When glancing over the API javadocs, I was puzzled by the fact that many methods return arrays. Why don't you return an immutable collection (list, set) instead?

I know an array has the same effect as a collection when you are interacting over the result items in a loop, but with a collection you may:

1) have nice high level methods like .isEmpty(), first(), last(); and
2) make the api contract pretty clear about the immutability of the results;
3) allow for ready-to-use and high quality libs built on top of collections like google-collections (now guava libs).

A customized immutable set can be quite performatic, and have minimal memory impact. If you feel interested then take a look at google-collections' ImmutableSet and ImmutableList.

Another thing that made me a bit uncomfortable was the VoltTableRow having a dual nature (represents both a row in a table and an iterator for all the rows in the table). When VoltDB goes 1.0, this may cause misunderstandings among application devs and make it harder to debug client apps, in my humble opinion.

My naive suggestion would be to create a VoltRowRange class that implements Iterable and holds an immutable collection of VoltTableRows. I think this class could retrieve the rows eagerly or lazying according to VoltDB inner workings. Then you could move methods like resetRowPosition(), getRowCount(), advanceRow() for this new class. Furthermore, this would allow for cool method renaming like the following:

resetRowPosition() --> reset()
getRowCount() --> size()
advanceRow() --> next()
advanceToRow(int rowIndex) --> seek(int rowIndex)
getRowStart() --> first();

This new class would be retrieve from VoltTable class too. By dividing concerns, if the dev wants a single row she calls fetchRow(int index) and gets an VoltTableRow, that represents an unique row, but if she wants a set of rows then she should call fetchRange() or fetchRange(int from, int to) and get VoltRowRange instead.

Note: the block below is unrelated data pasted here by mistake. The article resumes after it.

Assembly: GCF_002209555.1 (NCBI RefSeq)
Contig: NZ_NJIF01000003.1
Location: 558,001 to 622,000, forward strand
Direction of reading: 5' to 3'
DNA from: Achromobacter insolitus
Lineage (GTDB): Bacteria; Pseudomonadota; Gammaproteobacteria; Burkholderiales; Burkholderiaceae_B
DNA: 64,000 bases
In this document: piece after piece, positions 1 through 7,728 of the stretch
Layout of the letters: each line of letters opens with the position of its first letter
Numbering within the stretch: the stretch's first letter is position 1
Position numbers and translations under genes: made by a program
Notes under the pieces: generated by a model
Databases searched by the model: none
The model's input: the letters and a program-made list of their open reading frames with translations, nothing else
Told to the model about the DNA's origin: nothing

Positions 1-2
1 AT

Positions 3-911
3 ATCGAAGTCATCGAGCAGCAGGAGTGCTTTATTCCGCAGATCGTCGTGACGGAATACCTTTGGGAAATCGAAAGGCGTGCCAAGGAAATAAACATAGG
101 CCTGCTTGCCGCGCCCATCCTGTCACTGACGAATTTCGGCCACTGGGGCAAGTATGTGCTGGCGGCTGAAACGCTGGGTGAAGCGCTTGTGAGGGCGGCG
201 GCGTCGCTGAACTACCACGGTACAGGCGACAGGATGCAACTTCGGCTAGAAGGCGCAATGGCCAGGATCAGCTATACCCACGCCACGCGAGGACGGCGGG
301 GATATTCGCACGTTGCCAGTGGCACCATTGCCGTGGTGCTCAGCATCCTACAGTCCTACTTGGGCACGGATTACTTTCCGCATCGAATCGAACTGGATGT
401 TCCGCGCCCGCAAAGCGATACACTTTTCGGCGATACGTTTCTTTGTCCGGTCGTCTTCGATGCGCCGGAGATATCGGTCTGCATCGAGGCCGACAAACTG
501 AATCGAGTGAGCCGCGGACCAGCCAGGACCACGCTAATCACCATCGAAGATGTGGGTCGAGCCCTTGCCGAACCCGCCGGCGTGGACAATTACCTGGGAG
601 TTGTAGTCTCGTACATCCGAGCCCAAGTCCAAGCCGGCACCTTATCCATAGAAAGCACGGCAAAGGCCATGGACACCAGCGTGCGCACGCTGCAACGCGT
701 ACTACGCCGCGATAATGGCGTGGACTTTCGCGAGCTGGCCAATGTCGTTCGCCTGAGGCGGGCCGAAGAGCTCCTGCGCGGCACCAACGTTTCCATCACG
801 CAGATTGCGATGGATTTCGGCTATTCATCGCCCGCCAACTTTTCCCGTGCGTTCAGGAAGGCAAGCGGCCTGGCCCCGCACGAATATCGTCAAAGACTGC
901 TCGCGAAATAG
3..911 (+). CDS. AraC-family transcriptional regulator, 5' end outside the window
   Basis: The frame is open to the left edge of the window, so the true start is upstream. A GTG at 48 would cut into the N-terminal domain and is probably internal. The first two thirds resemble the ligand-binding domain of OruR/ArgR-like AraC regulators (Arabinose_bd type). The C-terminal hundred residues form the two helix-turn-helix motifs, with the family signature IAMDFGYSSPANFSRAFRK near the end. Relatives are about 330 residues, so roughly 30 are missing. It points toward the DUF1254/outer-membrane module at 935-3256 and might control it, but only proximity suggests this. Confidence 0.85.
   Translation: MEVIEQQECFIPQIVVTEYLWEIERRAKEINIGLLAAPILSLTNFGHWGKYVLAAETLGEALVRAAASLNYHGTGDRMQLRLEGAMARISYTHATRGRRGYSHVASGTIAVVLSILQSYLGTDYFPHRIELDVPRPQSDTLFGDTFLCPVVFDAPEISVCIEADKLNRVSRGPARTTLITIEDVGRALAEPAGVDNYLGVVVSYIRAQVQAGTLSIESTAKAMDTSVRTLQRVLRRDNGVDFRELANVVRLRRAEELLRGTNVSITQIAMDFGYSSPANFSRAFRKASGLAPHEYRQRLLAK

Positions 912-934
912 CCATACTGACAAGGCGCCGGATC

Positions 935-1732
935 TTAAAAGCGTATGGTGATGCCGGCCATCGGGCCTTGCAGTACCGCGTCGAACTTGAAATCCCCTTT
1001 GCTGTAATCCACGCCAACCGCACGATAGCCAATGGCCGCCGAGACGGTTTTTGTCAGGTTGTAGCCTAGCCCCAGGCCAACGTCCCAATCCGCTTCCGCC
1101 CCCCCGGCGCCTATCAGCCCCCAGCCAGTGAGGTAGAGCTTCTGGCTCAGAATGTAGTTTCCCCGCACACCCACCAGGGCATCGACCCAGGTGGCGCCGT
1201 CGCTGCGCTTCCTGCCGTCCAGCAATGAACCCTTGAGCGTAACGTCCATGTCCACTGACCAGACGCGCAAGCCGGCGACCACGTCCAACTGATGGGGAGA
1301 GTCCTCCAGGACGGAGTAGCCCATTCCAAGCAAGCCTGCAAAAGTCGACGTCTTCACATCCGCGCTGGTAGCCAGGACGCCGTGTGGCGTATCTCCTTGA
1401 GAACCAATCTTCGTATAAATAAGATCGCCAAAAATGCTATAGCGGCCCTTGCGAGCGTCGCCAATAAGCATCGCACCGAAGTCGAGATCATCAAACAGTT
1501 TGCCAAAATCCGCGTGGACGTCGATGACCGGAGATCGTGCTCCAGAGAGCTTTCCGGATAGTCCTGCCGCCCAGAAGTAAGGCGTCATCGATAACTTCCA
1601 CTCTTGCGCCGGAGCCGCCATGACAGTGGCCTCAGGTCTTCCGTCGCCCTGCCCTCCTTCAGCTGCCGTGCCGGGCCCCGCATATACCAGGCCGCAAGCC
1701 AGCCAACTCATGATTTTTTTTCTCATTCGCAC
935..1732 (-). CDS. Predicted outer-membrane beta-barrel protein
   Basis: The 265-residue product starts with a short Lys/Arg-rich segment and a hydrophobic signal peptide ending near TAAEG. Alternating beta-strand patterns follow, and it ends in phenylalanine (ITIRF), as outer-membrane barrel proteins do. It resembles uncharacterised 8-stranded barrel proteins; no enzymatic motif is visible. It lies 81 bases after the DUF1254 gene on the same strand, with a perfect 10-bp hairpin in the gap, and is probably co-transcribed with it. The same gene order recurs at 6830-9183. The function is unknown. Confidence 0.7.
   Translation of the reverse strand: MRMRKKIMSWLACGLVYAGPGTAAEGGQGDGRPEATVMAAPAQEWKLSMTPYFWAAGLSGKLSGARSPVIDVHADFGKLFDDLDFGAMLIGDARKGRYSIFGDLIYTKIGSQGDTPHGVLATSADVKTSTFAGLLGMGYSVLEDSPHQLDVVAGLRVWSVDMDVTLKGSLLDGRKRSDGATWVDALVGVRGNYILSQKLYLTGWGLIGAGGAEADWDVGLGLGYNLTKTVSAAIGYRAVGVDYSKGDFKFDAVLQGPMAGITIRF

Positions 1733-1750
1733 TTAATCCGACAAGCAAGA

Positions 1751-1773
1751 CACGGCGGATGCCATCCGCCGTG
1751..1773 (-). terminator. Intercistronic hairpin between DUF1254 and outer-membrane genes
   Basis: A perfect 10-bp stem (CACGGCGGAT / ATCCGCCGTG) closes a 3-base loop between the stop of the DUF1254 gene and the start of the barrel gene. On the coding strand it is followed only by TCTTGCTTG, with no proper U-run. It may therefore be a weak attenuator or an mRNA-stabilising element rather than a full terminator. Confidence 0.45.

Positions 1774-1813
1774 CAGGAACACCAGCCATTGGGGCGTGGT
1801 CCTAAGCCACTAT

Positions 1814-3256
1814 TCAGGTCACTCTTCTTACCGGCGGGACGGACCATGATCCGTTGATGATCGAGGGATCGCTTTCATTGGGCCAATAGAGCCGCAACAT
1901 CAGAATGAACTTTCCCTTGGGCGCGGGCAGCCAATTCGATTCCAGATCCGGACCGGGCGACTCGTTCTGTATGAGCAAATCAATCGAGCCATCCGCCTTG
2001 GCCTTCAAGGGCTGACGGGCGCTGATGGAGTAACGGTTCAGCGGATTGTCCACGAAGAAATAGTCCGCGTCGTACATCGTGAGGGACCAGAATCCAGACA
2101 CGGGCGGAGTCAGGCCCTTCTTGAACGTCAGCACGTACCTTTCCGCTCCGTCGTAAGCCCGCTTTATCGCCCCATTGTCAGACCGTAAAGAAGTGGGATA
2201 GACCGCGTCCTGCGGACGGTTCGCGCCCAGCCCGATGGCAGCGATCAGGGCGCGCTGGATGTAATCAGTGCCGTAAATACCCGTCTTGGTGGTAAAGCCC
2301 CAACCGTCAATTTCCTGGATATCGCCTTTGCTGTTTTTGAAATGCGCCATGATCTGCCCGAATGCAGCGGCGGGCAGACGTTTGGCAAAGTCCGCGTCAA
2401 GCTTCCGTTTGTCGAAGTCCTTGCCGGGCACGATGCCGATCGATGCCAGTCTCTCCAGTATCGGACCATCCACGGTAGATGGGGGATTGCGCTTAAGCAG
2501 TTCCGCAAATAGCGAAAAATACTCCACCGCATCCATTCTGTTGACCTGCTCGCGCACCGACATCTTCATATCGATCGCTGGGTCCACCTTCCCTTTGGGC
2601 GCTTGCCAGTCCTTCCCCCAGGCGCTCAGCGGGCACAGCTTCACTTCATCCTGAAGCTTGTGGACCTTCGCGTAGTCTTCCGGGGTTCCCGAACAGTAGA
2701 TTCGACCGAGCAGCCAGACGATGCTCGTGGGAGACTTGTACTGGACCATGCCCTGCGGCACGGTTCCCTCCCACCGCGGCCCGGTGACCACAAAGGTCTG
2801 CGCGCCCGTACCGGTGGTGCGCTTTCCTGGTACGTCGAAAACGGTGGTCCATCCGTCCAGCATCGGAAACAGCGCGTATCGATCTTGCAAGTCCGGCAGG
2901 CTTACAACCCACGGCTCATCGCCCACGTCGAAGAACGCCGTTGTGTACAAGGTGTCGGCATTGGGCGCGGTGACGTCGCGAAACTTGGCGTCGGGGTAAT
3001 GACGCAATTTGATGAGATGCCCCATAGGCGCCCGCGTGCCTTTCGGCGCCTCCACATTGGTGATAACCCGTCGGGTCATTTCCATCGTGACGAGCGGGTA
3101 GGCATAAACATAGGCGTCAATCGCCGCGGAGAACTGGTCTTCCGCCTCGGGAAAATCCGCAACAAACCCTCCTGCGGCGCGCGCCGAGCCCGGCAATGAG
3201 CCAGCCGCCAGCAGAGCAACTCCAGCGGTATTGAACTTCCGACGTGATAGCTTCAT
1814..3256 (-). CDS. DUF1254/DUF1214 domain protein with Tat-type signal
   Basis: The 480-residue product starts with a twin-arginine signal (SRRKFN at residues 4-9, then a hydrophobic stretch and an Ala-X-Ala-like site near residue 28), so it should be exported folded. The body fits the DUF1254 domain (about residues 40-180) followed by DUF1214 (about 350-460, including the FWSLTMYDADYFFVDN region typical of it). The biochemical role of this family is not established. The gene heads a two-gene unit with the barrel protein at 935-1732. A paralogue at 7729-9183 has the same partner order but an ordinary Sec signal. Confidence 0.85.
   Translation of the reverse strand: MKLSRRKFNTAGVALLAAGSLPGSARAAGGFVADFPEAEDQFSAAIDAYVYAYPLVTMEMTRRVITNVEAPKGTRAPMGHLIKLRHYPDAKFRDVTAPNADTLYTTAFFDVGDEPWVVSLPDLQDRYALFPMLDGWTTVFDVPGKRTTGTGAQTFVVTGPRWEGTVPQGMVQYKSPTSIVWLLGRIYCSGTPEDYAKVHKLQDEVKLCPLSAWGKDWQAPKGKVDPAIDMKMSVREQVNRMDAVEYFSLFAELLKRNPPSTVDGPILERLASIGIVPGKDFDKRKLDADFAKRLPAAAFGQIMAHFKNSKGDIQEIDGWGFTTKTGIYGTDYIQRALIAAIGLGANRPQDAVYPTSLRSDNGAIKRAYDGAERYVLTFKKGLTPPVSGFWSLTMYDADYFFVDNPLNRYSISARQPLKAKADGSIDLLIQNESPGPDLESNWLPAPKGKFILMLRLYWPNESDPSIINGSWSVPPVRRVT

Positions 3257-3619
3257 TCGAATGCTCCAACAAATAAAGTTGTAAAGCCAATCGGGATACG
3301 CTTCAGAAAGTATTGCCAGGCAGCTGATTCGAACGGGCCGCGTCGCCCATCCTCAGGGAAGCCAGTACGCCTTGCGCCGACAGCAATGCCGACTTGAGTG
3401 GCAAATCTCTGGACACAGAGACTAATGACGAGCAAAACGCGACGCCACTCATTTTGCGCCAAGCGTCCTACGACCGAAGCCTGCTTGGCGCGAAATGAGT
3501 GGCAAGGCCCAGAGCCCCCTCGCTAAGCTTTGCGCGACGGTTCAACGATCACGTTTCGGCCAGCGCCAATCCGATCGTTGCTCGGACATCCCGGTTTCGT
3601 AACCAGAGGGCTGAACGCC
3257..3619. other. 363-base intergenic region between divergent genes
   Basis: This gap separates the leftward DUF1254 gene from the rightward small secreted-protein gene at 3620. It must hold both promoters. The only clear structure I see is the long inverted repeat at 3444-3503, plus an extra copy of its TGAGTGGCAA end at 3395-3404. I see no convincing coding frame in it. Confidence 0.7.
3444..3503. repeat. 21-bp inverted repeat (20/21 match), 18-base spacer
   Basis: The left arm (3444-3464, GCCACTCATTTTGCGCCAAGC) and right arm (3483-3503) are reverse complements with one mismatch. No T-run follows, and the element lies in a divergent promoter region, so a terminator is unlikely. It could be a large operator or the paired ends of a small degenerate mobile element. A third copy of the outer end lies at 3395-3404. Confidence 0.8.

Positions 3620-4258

Best regards,
Edward
Thanks for the feedback!
jhugg
Apr 26, 2010
When glancing over the API javadocs, I was puzzled by the fact that many methods return arrays. Why don't you return an immutable collection (list, set) instead?

I know an array has the same effect as a collection when you are interacting over the result items in a loop, but with a collection you may:

1) have nice high level methods like .isEmpty(), first(), last(); and
2) make the api contract pretty clear about the immutability of the results;
3) allow for ready-to-use and high quality libs built on top of collections like google-collections (now guava libs).

A customized immutable set can be quite performatic, and have minimal memory impact. If you feel interested then take a look at google-collections' ImmutableSet and ImmutableList...

Best regards,
Edward


Hi Edward,

It's great to get your perspective on our API. While the API will probably only receive minor changes before our 1.0 release, we agree there's room for improvement and we're thinking about how it might be improved for subsequent releases. Community feedback is a welcome part of that process.

Customized immutable sets sound like something to explore. I think arrays were chosen as they offer a nice mix of performance and familiarity to all, but there may be places where immutable sets make more sense.

The VoltTable is a VoltTableRow confusion is something we acknowledge. Since VoltTable is used ubiquitously throughout performance critical paths in VoltDB, the API must be performance-oriented. Given that, we opted to try to make the API as compact as possible, both in terms of numbers of methods and in its usage, even if it's less intuitively put together than we'd like. I think in future revisions, there's room for much improvement. In the meantime, we're waiting for more thoughtful feedback like yours from developers really using the API to determine what works and what doesn't. Thanks again.

-John Hugg
VoltDB Engineering